Weld, a moderate Republican, was twice elected governor. He supports abortion rights and was an early proponent of gay rights.

He resigned his post as governor after being offered the ambassadorship to Mexico, but the nomination stalled in the Senate after opposition from other Republicans.

Weld then ran as the Libertarian Party's vice presidential nominee in 2016 on a ticket with former New Mexico Gov. Gary Johnson.

John Minchillo / Associated Press

Technically, Columbus city elections are non-partisan, but both major parties usually put up slates of candidates for mayor and city council. Not so this year: No Republicans are running for a municipal office.

That means Democrats like Mayor Andrew Ginther are virtually assured re-election.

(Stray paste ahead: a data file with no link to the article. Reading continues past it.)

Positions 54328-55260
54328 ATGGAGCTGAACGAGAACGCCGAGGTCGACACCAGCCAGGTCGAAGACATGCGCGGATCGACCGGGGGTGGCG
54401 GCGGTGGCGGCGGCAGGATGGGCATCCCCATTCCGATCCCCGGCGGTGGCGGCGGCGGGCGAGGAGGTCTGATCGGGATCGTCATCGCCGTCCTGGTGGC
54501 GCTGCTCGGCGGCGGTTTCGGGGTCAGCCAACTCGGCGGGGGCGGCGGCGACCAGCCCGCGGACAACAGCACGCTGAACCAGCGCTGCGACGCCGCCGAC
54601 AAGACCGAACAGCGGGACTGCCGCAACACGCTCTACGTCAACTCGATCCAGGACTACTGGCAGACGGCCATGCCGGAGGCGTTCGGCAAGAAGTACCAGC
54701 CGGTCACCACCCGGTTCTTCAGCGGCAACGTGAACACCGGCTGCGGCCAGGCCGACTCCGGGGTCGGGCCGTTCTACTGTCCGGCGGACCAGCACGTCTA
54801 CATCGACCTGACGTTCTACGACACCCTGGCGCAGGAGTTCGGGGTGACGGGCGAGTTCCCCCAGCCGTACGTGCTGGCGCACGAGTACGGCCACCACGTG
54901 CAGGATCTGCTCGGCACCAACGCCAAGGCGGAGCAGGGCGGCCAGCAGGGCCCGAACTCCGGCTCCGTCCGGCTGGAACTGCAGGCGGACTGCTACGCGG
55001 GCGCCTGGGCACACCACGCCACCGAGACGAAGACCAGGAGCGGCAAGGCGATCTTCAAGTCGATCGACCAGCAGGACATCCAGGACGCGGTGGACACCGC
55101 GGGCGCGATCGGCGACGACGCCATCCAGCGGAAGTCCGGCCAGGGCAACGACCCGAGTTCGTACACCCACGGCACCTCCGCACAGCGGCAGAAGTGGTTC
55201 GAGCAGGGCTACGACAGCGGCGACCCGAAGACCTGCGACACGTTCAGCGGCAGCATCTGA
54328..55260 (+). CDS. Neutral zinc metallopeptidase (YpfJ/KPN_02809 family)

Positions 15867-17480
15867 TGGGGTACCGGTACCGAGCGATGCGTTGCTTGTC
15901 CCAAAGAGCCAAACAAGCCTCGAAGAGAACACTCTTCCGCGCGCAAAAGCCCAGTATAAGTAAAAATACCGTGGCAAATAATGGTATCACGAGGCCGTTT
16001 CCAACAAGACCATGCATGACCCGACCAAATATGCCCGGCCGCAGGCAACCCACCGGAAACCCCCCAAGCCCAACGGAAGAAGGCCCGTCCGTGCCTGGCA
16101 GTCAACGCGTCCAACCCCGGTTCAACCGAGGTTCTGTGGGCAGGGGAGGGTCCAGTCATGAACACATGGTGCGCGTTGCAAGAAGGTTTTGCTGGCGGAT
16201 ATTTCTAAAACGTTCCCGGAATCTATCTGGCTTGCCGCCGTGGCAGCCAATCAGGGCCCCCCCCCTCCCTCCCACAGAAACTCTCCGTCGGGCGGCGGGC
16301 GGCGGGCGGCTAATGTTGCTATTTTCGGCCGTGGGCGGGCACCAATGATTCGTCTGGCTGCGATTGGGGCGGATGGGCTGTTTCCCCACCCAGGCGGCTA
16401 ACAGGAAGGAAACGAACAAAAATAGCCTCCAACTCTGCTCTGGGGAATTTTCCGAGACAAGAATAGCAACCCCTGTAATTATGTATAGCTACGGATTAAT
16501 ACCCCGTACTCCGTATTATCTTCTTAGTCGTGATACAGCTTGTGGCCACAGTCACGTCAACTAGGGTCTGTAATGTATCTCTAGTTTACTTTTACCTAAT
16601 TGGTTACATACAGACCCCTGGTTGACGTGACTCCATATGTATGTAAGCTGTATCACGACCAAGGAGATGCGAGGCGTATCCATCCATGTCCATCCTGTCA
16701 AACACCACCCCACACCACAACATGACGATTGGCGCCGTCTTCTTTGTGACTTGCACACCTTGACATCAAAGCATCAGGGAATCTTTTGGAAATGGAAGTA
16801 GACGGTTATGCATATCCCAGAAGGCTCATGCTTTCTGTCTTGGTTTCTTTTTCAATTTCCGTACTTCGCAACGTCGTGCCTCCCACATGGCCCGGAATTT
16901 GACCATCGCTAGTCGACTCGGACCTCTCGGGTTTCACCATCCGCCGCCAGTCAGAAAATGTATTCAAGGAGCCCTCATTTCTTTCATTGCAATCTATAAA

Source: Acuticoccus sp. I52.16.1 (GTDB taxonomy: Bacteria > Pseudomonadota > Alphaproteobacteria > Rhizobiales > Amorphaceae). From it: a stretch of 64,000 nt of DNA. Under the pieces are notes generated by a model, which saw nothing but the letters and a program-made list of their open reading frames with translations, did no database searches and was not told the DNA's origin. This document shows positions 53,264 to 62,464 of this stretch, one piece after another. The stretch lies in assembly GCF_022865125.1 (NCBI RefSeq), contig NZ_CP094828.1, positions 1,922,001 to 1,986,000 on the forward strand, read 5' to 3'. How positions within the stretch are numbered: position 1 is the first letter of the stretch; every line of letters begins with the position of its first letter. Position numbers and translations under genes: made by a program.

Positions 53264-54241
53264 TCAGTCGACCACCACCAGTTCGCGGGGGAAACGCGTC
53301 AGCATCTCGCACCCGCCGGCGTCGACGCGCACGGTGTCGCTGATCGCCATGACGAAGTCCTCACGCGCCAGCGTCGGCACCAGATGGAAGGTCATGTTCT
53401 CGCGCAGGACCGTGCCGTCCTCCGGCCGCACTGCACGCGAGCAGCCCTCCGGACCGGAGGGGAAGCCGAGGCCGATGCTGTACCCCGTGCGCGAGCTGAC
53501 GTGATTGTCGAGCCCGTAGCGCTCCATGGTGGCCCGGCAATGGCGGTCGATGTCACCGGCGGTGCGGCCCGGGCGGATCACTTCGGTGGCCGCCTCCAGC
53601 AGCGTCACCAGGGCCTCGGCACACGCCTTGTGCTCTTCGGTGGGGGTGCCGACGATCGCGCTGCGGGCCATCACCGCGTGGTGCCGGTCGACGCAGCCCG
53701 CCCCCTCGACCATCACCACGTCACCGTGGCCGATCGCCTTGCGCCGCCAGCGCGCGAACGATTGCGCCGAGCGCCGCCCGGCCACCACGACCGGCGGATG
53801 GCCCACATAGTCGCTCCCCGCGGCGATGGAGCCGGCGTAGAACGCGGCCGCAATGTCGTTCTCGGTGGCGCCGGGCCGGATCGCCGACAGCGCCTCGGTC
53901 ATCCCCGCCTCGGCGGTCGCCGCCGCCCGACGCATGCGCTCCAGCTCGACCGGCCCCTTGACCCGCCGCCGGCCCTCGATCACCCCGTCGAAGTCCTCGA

U.S. Sen. Sherrod Brown, D-Ohio, speaks during a meet-and-greet with local residents, Thursday, Jan. 31, 2019, in Cresco, Iowa.
Charlie Neibergall / Associated Press

In this week's episode of Snollygoster, Ohio's politics podcast from WOSU, hosts Mike Thompson and Steve Brown discuss how Sen. Sherrod Brown (D-Ohio) was received on his recent trip to Iowa. Clay Masters, political reporter for Iowa Public Radio, joins the show.

Weekly Reporter Roundtable

Feb 4, 2019
The Ohio Statehouse in downtown Columbus.
Wikimedia

Sherrod Brown accused President Donald Trump of being a racist this weekend during an interview on NBC’s “Meet the Press.” The democratic Senator made the remarks in the midst of his “Dignity of Work” tour of four early primary states as he considers a presidential run. Today on All Sides, we discuss Brown’s remarks and more on our Weekly Reporter Roundtable. 

Updated at 2:11 a.m. ET Tuesday

House Republican leaders moved Monday to remove Rep. Steve King, R-Iowa, from two committees as a punishment for his recent comments in a New York Times interview where he was quoted questioning why the terms "white nationalist" and "white supremacist" are considered offensive.